09 June 2017, Sweetcrude, Abuja — Shell Petroleum Development Company, Friday, declared force majeure on Nigerian Bonny Light crude oil grade.
According to reports, this was due to sabotage of the Trans Niger Pipeline (TNP) which led to a leak after a hole was drilled on the pipeline.
In a report by Reuters, the declaration of force majeure in Nigeria prompted some increased buying of crude oil in a market still worried about the global crude oil glut.
However, the report stated that as a result of the force majeure, oil prices rose by about one percent on Friday, bouncing a bit from steep falls earlier in the week.
The report stated that Brent crude oil was up 48 cents at $48.34 a barrel, while United States’ crude was 39 cents higher at $46.04 a barrel.
It stated that U.S. crude and Brent benchmarks remained on track for weekly declines of more than three percent, pressured by big U.S. inventories and heavy worldwide flows.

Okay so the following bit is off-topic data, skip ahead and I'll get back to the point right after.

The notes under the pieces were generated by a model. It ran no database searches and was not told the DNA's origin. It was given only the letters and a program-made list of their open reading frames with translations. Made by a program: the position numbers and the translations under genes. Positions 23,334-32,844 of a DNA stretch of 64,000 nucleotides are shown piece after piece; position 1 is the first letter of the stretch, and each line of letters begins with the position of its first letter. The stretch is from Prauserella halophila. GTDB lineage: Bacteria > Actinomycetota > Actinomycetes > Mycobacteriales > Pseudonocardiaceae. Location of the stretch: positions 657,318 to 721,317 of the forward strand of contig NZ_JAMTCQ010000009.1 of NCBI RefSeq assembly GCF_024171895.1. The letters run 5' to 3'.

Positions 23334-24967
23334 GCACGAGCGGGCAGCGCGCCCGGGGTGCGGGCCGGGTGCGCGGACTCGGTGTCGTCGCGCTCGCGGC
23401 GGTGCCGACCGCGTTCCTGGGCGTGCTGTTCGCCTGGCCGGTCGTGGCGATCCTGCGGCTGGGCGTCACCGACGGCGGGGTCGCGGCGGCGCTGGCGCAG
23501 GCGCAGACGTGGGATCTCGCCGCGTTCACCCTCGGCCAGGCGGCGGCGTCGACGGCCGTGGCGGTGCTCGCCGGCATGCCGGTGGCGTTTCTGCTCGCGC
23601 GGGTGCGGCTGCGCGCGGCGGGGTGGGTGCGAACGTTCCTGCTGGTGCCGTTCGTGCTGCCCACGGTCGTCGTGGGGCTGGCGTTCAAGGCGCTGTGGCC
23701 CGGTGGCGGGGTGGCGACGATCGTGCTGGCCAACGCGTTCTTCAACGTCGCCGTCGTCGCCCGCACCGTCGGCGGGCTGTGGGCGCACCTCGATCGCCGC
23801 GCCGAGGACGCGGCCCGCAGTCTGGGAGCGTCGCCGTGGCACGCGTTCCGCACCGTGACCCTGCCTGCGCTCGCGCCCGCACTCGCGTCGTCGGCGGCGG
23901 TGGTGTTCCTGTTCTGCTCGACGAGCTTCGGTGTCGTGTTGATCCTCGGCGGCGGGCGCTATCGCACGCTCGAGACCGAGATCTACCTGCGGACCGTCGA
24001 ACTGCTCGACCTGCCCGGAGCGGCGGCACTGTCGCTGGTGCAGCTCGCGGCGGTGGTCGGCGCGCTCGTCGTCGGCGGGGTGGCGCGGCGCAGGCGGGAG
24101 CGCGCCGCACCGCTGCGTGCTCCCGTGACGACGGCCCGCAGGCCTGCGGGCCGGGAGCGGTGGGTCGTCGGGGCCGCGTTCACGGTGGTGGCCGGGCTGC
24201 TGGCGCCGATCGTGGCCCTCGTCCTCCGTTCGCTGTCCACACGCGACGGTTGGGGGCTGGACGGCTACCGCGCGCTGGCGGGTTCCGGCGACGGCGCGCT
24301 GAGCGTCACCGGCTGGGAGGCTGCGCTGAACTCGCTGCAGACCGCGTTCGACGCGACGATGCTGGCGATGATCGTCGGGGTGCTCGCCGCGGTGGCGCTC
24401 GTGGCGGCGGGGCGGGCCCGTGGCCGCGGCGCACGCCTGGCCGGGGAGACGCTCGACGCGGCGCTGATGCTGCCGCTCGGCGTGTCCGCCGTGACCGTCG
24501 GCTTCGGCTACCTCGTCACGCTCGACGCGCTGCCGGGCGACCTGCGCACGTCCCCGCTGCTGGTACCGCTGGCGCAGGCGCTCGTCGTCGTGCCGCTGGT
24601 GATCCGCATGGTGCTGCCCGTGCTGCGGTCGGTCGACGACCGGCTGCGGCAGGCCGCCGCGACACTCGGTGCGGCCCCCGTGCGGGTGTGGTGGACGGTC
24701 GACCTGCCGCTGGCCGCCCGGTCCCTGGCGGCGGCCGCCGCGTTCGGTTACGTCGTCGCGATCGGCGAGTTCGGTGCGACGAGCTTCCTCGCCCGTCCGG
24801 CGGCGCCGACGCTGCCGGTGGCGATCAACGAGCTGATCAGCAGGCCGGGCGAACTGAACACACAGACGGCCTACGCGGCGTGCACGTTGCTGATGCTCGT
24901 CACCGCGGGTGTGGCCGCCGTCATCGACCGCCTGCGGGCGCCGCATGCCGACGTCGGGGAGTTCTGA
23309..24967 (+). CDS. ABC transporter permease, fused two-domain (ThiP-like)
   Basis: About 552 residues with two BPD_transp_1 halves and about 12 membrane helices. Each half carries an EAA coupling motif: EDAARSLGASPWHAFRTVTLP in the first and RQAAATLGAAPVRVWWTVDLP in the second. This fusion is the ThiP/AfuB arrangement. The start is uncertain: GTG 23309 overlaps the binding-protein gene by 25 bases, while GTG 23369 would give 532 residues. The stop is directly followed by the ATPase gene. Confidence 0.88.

Prior to that incident, the report noted that oil markets had been under pressure in part because of evidence showing Nigeria and Libya, the two OPEC producers exempt from output cuts, were boosting production.
It added that U.S. data this week showed a surprise 3.3-million-barrel build in commercial crude oil stocks to 513.2 million barrels. Inventories of refined products were also up, despite the start of the peak-demand summer season.
It said that U.S. refined product inventories are now back above 2016 levels and well above their five-year range, reflecting an unexpected slowdown in U.S. demand, Jefferies said.
Asian markets, the report added, are also oversupplied, with traders putting excess crude into floating storage, an indicator of a glut.
Thomson Reuters Eikon shipping figures show at least 25 supertankers sitting in the Strait of Malacca and the Singapore Strait, holding unsold fuel.
Those are similar amounts to May and April, indicating that even in Asia, with its strong demand growth, traders are struggling to clear inventories.